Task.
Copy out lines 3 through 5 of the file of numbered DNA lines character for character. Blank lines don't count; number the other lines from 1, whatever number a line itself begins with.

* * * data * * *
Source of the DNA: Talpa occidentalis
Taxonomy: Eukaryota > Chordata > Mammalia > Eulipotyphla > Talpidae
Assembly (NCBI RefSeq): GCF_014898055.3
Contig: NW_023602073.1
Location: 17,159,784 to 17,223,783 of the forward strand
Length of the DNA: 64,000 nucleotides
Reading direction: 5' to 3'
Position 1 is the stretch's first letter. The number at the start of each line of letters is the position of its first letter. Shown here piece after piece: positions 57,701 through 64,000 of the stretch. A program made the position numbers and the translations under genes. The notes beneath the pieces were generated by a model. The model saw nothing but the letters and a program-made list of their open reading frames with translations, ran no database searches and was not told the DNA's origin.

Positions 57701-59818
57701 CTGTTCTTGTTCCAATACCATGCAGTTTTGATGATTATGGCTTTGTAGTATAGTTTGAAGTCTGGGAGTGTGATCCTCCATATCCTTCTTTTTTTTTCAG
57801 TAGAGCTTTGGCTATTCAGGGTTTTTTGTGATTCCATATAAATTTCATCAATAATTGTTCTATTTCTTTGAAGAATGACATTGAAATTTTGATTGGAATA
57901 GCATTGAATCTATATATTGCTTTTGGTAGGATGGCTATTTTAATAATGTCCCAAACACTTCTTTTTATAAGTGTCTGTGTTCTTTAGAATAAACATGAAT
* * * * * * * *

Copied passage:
Assembly (NCBI RefSeq): GCF_014898055.3
Contig: NW_023602073.1
Location: 17,159,784 to 17,223,783 of the forward strand